A straight bet is an individual wager placed on a single game or event in the form of either a *point spread or a **money line bet.
A parlay is a single bet that links two or more wagers, typically up to 20.
To win the bet, the punter must win all the wagers in the parlay. If he loses just one of them, he loses the entire bet. However, if the player wins all the wagers in the parlay, he will get a much higher payoff than he would have if he had placed the bets separately.
The difference? If you were placing straight bets of say $55 each on two NFL football teams you might get say -2 on one and +4 on the other and come away with a $100 profit if both teams won.
In a Parlay bet on the same two teams, you would get the standard odds of +260 that is offered for two-team parlays and for a wager of $100 you would make a profit of $260.
The odds on a 3-team parlay will increase to +600 and will keep on growing as your number of teams being wagered on and your subsequent risk increases.
A futures bet is a one that is placed on a game or an event typically far in the future, such as “which team will win next year’s NFL football championship?” or “which player will become the next owner of a US Open Golf title”.
Proposition bets, or ‘prop’ bets, are based on the outcome of events within a given game. Props are most often offered on high-profile games with wide TV audiences. These include World Cup soccer and rugby matches and big-time baseball and gridiron football clashes.
Some examples of prop bets are; “which team will hit the first home run?” or “which player will get the first touchdown?”
OVER AND UNDER TOTALS
In this form of betting, sportsbooks set a Total of the final scores in a two-team contest and punters wager on whether the combined final score will be under or over the score that has been set.
For example, if a total of 39 has been set by the sportsbook you are playing and you decide the final total will be greater, you will win if the game finishes at say 18-14 but lose if the final tally is maybe 15-12.
A teaser is a football or basketball wager in which the point spread is adjusted by adding points in the player’s favor in more than one game. In US football, a player may move the posted point spread 6, 6.5, 7, 10 or 14 points. In basketball, 4, 4.5 and 5-point teasers are offered.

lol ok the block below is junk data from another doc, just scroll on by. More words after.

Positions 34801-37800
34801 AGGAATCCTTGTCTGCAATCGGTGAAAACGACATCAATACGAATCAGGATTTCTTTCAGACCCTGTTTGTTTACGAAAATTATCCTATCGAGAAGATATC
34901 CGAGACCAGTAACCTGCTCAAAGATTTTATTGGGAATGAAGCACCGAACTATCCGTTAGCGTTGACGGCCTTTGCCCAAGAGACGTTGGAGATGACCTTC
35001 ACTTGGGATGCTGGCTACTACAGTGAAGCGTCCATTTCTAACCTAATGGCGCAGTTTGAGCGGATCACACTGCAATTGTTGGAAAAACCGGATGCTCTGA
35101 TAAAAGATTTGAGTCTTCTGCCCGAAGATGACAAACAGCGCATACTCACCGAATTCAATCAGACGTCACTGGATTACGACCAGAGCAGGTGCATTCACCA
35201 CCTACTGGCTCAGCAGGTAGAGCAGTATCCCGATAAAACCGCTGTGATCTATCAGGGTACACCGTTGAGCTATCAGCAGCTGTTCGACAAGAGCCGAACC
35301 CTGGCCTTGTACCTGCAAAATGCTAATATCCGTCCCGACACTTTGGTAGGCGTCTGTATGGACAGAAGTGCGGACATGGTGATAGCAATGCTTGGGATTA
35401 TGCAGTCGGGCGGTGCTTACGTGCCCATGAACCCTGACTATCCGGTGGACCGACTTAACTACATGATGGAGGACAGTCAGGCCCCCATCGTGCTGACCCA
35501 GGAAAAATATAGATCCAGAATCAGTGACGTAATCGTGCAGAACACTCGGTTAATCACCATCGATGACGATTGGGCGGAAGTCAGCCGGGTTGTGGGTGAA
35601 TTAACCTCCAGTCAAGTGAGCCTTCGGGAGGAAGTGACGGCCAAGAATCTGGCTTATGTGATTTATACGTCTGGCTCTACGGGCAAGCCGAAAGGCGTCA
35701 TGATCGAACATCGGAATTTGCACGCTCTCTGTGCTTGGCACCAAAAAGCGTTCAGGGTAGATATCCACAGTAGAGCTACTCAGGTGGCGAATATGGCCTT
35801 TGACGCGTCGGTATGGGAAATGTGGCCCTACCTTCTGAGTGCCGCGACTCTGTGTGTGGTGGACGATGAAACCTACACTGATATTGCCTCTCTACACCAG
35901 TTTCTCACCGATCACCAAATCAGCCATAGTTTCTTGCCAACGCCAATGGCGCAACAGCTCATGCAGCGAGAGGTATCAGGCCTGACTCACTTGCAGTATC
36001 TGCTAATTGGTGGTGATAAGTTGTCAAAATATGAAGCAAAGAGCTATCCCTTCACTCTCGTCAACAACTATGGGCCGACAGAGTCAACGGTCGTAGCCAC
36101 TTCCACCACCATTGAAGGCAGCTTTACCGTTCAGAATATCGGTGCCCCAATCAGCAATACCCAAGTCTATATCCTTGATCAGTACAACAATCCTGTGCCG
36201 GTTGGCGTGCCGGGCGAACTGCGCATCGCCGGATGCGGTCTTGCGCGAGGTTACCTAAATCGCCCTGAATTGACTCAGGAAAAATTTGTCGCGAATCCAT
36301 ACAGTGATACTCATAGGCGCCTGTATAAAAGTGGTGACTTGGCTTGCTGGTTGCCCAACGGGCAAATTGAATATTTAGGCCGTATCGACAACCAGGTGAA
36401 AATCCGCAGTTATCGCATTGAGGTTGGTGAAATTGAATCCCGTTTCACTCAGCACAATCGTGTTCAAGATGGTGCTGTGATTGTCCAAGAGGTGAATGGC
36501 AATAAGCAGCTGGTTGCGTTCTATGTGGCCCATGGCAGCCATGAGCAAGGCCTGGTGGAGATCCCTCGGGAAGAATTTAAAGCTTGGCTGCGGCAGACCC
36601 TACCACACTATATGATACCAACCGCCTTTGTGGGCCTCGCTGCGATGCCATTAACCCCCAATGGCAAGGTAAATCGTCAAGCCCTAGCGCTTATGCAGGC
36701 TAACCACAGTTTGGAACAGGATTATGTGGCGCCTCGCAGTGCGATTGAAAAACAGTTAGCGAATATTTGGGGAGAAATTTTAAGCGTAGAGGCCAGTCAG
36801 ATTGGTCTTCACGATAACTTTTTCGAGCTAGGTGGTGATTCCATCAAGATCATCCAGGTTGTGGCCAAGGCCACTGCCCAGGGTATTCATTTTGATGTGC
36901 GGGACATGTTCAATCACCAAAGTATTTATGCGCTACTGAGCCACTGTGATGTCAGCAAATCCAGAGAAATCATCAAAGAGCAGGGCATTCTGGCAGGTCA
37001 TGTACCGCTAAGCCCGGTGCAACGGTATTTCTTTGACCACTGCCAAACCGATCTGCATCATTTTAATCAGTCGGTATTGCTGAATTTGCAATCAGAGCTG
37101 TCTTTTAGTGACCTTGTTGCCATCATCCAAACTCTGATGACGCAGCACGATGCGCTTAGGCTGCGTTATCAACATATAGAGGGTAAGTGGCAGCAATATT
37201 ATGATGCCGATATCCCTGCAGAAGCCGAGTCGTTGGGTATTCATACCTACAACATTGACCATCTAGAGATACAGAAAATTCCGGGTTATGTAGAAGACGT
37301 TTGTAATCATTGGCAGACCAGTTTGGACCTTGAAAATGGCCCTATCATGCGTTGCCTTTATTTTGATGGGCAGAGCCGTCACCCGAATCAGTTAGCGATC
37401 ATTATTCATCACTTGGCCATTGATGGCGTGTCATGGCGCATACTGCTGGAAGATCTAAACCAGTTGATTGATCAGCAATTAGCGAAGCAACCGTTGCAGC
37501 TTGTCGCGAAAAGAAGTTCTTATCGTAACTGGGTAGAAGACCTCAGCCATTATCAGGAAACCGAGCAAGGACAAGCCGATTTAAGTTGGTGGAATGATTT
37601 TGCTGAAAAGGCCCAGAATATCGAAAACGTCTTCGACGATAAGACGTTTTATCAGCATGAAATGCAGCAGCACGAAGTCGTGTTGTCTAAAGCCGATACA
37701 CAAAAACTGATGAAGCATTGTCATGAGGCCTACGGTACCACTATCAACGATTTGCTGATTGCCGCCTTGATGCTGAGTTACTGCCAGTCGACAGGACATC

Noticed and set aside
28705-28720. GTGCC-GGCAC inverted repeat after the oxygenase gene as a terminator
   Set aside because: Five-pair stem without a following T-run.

A round robin is a series of parlays. For example, a 3-team round robin consists of three 2-team parlays (A + B, A + C, and B + C).
LIVE IN-PLAY BETTING
Live in-play betting is an exciting new development that enables you to place instant action bets from the moment an event has started until the time it ends. It could be on whether a team will score a touchdown with their next play, whether the batter at the plate will strike out or whether a goal will be scored in the 10 minutes to go before the end of a soccer match.
CASHING OUT BETTING
Cashing out is the second recent development in sports betting that has captured new betting fans.
Especially pertinent to parlay and round-robin betting, it enables a player to cash out prior to the completing of a bet and either cut his losses or make a greater profit than he might have done had the bet been completed.
KEY BETTING TERMS
The most popular sports bets are based on the point spread. The point spread represents the margin of points in which the favored team must win by to “cover the spread.” Bets on the point spread are usually offered at 11 to 10 odds. For example, a player must bet $11 to win $10 for a total payout of $21 or $110 to win $100.
The money line represents the odds of a team winning the game outright without the use of the point spread. The money line is expressed as a 3-digit number. For example -150 means a player must bet $150 for every $100 he wishes to win, $15 for every $10 and multiples thereof.